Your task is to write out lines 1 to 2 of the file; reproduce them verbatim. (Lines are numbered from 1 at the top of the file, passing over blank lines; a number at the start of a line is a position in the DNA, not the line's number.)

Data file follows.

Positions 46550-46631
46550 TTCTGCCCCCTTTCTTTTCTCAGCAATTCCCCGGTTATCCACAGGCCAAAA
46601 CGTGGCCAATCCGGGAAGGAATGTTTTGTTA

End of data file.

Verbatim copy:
Positions 46550-46631
46550 TTCTGCCCCCTTTCTTTTCTCAGCAATTCCCCGGTTATCCACAGGCCAAAA